(Philadelphia, PA) - A finding by University
of Pennsylvania School of Medicine researchers about how
immune cells "decide" to become active or inactive may
have applications in fighting cancerous tumors, autoimmune diseases,
and organ transplant rejection. Pathology and Laboratory Medicine
Professor Gary A. Koretzky, MD, PhD, director of
the Signal Transduction Program at Penn's Abramson Family
Cancer Research Institute describes, in the current online
issue of Nature Immunology, one way in which T cells may
develop tolerance to host cells and proteins. Koretzky and colleagues
found that small fatty acids called diacylglycerols (DAGs), and
the enzymes that metabolize them, are critical players in the molecular
pathway that leads to activity versus inactivity.
Immune cells called T lymphocytes recognize invaders in the body,
such as viruses, bacteria, tumor cells, or allergens. Normally,
T cells are activated by a complex series of signals that end with
the destruction of the foreign substance. However, some T cells
are not activated, in fact they are inactivated by a process called
anergy or tolerance. This process helps prevent immune cells from
attacking themselves and other normal cells and proteins.
“How T lymphocytes become activated or inactivated has been
one of the major questions in the field of immunology,” says
senior author Koretzky. “Our discovery shows that DAGs are
critical for T-cell activation so these cells can respond to foreign
invaders. However, when DAGs are chemically modified by enzymes
called diacylglycerol kinases, T cells become tolerant or unresponsive
to foreign substances and to self.”
The discovery was made by studying mice that had been engineered
to lack diacylglycerol kinases (DGKs). Although T cells from these
knock-out mice were normal in most respects the induction of tolerance
was impaired. When DAGs could not be chemically altered because
the DGKs were absent, the T cells were hyperreactive to foreign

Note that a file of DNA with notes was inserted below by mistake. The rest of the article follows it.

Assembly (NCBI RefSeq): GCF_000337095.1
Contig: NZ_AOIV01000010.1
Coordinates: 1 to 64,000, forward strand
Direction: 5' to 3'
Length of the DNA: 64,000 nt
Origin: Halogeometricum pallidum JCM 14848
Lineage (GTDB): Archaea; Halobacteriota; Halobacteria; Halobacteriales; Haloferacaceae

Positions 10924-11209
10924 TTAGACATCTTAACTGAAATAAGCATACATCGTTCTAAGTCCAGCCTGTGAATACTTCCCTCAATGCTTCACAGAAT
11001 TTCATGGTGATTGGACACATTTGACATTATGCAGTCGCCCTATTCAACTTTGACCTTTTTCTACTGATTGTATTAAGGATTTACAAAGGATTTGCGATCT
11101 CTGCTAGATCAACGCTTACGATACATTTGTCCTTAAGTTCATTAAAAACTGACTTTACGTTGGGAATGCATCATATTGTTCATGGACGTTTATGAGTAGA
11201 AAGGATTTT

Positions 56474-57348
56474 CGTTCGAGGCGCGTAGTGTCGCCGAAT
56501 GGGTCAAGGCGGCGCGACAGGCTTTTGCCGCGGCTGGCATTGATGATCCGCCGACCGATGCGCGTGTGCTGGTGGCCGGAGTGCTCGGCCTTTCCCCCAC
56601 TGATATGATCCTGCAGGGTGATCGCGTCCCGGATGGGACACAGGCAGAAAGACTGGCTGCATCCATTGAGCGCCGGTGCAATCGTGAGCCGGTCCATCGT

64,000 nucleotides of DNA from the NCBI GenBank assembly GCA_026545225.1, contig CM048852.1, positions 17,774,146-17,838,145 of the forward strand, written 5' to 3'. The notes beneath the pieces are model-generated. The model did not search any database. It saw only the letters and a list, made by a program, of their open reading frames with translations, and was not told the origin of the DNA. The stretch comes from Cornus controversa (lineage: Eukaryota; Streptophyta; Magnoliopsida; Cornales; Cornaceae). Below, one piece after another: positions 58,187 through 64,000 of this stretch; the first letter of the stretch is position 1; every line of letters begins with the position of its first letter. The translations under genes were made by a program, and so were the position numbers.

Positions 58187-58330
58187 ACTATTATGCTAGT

antigens and could not be made tolerant to host cells.
Hyperreactivity was shown when purified T cells from DGK knockout
mice were stimulated by antigen in a culture dish. The failure of
the T cells to become tolerant was demonstrated in experiments where
mice were treated with a toxin from staphylococcal bacteria that
should have induced unresponsiveness. Instead, the T cells produced
about five times more of an immunity factor than did cells from
The hyperreactive state, if controlled, might be beneficial to the
body under some circumstances; for example, some T cells might be
made more effective at eliminating tumors. The research team is
continuing to study DGK knock-out mice to see if they are more resistant
to tumors. If the hyper-reactive T cells in these mice recognize
the tumor cell as a foreign invader, then the tumor might be eliminated
Conversely, if the tolerant state could be induced in a controlled
manner, it might benefit individuals with autoimmune disease or
help prevent rejection of transplants.
This work was funded by a grant from the National Institutes of
Health and the support of the Abramson Family Cancer Research Institute.
Co-authors, in addition to Koretzky, are Benjamin A. Olenchock and
Martha Jordan from Penn, as well as Rishu Guo, Jeffery H. Carpenter,
and Xiao-Ping Zhong from Duke University Medical Center and Matthew
K. Topham from the University of Utah.
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